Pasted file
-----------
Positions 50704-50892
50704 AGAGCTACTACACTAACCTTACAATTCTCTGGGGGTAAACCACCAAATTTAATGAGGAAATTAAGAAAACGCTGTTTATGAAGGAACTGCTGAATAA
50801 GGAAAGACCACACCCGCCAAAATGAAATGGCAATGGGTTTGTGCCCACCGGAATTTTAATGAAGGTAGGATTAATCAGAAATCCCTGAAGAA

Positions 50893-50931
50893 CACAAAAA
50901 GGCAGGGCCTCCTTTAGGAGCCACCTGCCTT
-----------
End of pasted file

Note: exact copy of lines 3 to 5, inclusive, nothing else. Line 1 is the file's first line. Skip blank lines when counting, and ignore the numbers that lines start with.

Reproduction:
50801 GGAAAGACCACACCCGCCAAAATGAAATGGCAATGGGTTTGTGCCCACCGGAATTTTAATGAAGGTAGGATTAATCAGAAATCCCTGAAGAA

Positions 50893-50931
50893 CACAAAAA